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Headaches arising for deceased estates without administrators

Headaches arising for deceased estates without administrators
By mbrownlee
06 January 2022 — 3 minute read

An industry lawyer has outlined some of the issues that can arise when dealing with the ATO where a deceased estate has no administrator appointed.

In an online article, Townsends Business & Corporate Lawyers solicitor Dominique Perry explained that a lot of complexities could arise when dealing with the Australian Taxation Office (ATO) with deceased estates, particularly when only an administrator or executor is entitled to deal with the process.

“If the deceased’s estate is very small, their executor under their will may not consider it worthwhile going to the expense and inconvenience of applying for a formal grant of probate,” said Ms Perry.

“Likewise if the deceased dies intestate, the next of kin [which is] generally the spouse, child or a close family member of the deceased, are able to be appointed by the court as the administrator of the estate, but again may not consider it practical to bother doing so for a small estate.”

The ATO states that the administrator must notify the ATO of the death and provide a death certificate and proof that the administrator has the authority to deal with the tax affairs of the deceased person.

The administrator must also lodge any outstanding prior-year income tax returns or prior-period business activity statements of the deceased person and lodge a final (date of death) income tax return or non-lodgement advice on behalf of the deceased person as necessary.

The administrator is also responsible for lodging a final BAS for the concluding tax period, which ends the day before the death, and cancelling the deceased GST registration, if they were registered for GST.

Ms Perry said this means there could be headaches where there is no will, executor or administrator of the estate.

She gave an example involving a deceased estate of a woman in her early eighties, Jane, and her daughter, Rachel. Everything of value owned by Jane, she held as a joint tenant with her husband, who automatically inherited all her assets pursuant to the rules of survivorship.

“Her estate was therefore worth next to nothing. Knowing this would be so, she didn’t bother making a will,” explained Ms Perry.

Jane’s daughter Rachel made the decision not to incur the expense and go through the trouble of applying to be appointed as the administrator of her late mother’s estate, given that Jane’s estate was so small.

“Wanting to do the right thing, Rachel simply tried to lodge the tax return for her mother up to the date of death. The ATO refused to accept the tax return for the financial year unless it was signed by the deceased’s legal personal representative i.e. administrator,” said Ms Perry.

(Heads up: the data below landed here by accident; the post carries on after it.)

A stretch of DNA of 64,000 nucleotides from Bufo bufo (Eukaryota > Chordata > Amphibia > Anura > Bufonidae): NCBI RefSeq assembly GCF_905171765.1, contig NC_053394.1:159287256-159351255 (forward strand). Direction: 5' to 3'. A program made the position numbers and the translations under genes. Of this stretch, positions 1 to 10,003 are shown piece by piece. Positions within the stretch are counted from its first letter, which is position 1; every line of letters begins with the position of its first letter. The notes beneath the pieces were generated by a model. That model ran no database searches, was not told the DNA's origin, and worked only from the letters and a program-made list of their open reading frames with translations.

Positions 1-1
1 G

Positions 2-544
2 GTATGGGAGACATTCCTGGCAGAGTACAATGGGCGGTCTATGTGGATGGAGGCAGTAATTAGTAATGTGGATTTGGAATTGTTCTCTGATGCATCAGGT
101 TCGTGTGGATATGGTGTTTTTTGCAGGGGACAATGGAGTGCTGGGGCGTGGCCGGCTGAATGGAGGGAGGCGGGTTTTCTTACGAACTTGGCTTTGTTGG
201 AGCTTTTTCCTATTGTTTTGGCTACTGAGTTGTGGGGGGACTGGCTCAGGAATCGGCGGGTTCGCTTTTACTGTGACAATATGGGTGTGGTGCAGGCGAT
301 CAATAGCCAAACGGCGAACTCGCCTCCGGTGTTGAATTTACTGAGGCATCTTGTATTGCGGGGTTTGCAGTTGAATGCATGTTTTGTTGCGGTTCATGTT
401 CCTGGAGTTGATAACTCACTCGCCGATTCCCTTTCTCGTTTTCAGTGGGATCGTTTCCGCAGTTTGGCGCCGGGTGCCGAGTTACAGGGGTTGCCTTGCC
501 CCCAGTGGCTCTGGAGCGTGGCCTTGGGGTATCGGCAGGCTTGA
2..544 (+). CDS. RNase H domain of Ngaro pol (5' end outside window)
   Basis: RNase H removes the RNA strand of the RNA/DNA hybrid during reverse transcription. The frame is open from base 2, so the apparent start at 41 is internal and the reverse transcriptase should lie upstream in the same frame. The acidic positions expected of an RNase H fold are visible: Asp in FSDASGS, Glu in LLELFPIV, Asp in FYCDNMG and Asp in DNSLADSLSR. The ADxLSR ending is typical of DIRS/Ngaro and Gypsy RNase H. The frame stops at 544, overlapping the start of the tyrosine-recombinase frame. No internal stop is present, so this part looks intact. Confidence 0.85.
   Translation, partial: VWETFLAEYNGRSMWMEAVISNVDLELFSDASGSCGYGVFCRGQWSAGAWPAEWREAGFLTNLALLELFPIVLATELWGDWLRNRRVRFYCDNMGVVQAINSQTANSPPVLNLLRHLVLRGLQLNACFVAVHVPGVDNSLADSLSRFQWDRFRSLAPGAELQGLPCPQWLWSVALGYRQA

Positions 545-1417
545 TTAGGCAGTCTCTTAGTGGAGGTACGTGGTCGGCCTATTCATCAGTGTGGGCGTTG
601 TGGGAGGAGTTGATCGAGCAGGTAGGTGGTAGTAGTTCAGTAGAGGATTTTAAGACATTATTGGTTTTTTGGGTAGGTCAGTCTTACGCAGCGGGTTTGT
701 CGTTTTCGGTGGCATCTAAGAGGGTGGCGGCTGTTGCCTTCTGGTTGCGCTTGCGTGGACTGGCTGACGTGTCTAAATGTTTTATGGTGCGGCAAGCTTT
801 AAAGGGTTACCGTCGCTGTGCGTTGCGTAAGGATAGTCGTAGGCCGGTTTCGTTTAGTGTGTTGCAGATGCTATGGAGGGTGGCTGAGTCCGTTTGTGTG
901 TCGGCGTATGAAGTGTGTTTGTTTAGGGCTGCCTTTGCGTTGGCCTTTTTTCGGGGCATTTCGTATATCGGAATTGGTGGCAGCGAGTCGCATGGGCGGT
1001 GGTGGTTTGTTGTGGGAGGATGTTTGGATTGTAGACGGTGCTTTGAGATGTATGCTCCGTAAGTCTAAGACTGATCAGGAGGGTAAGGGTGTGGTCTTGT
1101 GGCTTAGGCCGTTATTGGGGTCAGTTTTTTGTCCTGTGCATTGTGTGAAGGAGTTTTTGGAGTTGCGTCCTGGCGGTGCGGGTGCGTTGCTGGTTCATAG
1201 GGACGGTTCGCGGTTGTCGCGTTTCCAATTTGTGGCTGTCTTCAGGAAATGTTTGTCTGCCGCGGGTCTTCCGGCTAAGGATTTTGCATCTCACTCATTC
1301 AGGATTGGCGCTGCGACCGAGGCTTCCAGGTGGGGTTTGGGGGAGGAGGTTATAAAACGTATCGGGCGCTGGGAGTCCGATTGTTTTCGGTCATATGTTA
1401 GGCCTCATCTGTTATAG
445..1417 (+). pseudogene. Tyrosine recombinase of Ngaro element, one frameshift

While Jane explained that she wasn’t going to apply to be appointed as the administrator, Ms Perry said the ATO still requested a letter of administration.

Ms Perry noted that Rachel could not apply for letters of administration because the NSW Court will not make a grant of letters of administration if there are no assets for administration that are held in NSW. Jane had no such assets.

“Rachel was frustrated and lodged a formal complaint to the ATO. The ATO told her to lodge a Notification of Deceased Person and a certified Death Certificate to verify that Jane had deceased and to officially notify the ATO. She did this,” she said.

“The ATO then reiterated that the tax return couldn’t be lodged except by Jane’s administrator. Rachel was going round in circles.”

Ms Perry stated that the Inspector-General of Taxation and Taxation Ombudsman has outlined that the ATO is currently working on policies to rectify issues.

“The ATO’s challenges in this area of deceased estates go a lot further than just Rachel’s problems and include:

  • A lack of acknowledgement from the ATO following notification of the death of a taxpayer;
  • Difficulties or delays obtaining a deceased estate tax file number;
  • Inconsistent steps for executors to provide their identity to access information, which is made more challenging in instances where the taxpayer died intestate;
  • Inconsistent advice and requirements to obtain probate or letters of administration;
  • Inability to appoint registered tax practitioners or solicitors as authorised contacts;
  • Difficulties or delays in accessing taxpayer information for the purposes of finalising taxpayer and deceased estate trust returns; and
  • Denial of access to the ATO portals.

“All taxpayer advisers, including tax practitioners, financial planners, trustees and estate service providers, are welcome to provide to the ATO or the IGTO examples and suggestions for improving the administration of the tax laws and systems for deceased persons,” she said. 

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Miranda Brownlee

Miranda Brownlee

Miranda Brownlee is the deputy editor of SMSF Adviser, which is the leading source of news, strategy and educational content for professionals working in the SMSF sector.

Since joining the team in 2014, Miranda has been responsible for breaking some of the biggest superannuation stories in Australia, and has reported extensively on technical strategy and legislative updates.
Miranda also has broad business and financial services reporting experience, having written for titles including Investor Daily, ifa and Accountants Daily.

You can email Miranda on: miranda.brownlee@momentummedia.com.au


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